Cellular tolerance of prion protein PrP in yeast involves proteolysis and the unfolded protein response

Jennifer Apodaca, Ikjin Kim, Hai Rao

Research output: Contribution to journalArticlepeer-review

38 Scopus citations


Secretory proteins undergo a stringent quality control process in the endoplasmic reticulum (ER). Misfolded ER proteins are returned to the cytosol and destroyed by the proteasome. Prion protein PrP is degraded by the proteasome in mammalian cells. However, the significance of proteolysis on PrP-induced cell death is controversial. Moreover, the specific pathway involved in PrP degradation remains unknown. Here, we demonstrate that the unglycosylated form of human PrP is subjected to the ER-associated protein degradation (ERAD) process in the yeast Saccharomyces cerevisiae. We also show that unglycosylated PrP is degraded by the Hrd1-Hrd3 pathway. Accumulation of misfolded proteins triggers the unfolded protein response (UPR), which promotes substrate refolding. Interestingly, we find that the expression of PrP leads to growth impairment in cells deficient in UPR and ERAD. These findings raise the possibility that decreased UPR activity and proteolysis may contribute to the pathogenesis of some prion-related diseases.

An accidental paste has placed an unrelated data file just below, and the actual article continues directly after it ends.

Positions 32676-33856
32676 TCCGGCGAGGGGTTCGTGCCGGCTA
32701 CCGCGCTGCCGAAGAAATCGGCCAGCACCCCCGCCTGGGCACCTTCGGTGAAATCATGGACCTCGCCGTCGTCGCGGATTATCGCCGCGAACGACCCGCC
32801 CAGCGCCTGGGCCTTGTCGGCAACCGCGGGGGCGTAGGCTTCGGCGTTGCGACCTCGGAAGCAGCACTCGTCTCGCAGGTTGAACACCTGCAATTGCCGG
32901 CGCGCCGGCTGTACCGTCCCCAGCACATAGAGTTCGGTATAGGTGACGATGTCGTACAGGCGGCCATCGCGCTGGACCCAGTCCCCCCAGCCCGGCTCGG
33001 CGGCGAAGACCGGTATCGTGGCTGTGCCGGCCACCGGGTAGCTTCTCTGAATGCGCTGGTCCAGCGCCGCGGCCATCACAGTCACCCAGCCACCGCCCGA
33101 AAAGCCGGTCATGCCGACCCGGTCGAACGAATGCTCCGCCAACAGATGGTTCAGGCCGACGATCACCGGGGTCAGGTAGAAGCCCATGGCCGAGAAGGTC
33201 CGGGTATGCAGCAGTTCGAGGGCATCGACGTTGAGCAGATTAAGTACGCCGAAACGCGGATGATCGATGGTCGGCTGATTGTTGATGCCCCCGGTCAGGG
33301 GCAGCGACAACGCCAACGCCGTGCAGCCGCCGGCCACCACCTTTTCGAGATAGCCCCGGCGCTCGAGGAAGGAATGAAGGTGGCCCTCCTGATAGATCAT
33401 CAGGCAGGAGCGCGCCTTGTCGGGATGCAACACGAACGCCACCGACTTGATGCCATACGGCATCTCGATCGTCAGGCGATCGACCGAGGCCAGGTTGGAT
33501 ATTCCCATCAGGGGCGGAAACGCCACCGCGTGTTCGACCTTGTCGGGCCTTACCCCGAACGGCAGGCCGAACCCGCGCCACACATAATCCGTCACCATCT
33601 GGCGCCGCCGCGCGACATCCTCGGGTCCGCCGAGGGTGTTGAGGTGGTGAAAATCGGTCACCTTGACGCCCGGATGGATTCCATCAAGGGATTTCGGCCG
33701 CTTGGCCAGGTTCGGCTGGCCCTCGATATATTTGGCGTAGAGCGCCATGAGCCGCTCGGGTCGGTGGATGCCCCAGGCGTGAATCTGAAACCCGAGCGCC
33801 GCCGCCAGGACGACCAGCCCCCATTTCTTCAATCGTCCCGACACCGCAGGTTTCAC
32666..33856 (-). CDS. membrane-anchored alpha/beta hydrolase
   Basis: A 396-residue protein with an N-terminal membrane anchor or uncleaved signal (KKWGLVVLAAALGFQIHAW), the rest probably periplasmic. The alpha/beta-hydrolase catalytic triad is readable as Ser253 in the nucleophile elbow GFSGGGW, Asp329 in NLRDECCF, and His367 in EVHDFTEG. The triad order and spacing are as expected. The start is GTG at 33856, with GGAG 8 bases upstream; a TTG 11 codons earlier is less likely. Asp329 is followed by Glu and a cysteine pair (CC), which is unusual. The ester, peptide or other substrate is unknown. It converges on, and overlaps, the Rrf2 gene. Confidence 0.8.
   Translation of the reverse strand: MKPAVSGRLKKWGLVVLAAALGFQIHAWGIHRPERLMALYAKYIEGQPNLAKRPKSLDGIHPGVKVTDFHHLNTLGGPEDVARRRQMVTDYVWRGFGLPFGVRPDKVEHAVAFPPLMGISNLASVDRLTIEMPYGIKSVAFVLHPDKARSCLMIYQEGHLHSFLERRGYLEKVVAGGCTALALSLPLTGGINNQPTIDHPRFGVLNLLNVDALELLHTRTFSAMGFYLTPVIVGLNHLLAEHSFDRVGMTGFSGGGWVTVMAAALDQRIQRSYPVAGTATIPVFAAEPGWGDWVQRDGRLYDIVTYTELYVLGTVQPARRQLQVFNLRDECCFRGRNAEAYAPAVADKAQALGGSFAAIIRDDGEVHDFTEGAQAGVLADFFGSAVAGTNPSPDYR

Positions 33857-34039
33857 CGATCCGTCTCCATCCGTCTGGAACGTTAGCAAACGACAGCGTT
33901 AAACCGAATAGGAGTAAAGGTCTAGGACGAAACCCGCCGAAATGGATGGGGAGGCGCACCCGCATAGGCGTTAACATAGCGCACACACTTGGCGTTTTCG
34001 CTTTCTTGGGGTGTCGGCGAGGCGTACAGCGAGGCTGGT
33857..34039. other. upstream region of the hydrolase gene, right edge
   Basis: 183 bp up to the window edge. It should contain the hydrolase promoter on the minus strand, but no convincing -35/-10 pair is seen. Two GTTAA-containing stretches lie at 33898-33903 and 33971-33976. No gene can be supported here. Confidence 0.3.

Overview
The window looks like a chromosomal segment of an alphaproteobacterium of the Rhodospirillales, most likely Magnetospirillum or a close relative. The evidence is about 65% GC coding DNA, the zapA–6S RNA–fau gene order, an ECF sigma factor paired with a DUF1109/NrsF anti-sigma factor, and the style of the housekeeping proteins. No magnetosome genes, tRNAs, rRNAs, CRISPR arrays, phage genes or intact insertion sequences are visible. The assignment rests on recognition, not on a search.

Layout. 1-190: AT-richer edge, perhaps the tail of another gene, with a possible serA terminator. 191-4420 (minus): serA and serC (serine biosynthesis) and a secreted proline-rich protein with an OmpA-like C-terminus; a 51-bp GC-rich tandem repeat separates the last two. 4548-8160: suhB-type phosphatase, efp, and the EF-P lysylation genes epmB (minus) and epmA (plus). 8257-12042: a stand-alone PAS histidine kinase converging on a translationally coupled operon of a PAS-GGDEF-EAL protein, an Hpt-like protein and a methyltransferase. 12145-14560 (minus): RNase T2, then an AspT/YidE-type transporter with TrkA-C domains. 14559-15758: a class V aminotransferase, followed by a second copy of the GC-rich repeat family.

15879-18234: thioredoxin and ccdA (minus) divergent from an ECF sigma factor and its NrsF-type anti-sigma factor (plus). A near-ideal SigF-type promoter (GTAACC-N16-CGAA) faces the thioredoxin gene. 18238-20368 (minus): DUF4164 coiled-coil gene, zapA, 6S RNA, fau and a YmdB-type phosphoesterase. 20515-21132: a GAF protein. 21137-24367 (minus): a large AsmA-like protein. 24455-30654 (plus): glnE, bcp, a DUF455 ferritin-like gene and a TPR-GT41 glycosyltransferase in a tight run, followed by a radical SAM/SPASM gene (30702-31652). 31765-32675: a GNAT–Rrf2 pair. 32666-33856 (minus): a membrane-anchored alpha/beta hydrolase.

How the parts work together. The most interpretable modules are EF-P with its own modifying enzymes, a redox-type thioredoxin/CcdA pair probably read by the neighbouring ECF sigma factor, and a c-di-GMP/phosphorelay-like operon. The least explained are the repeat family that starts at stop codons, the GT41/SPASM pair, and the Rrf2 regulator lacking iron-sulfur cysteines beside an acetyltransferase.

Original languageEnglish (US)
Pages (from-to)319-326
Number of pages8
JournalBiochemical and Biophysical Research Communications
Issue number1
StatePublished - Aug 18 2006


  • ERAD
  • PrP
  • Proteasome
  • UPR
  • Ubiquitin

ASJC Scopus subject areas

  • Biophysics
  • Biochemistry
  • Molecular Biology
  • Cell Biology


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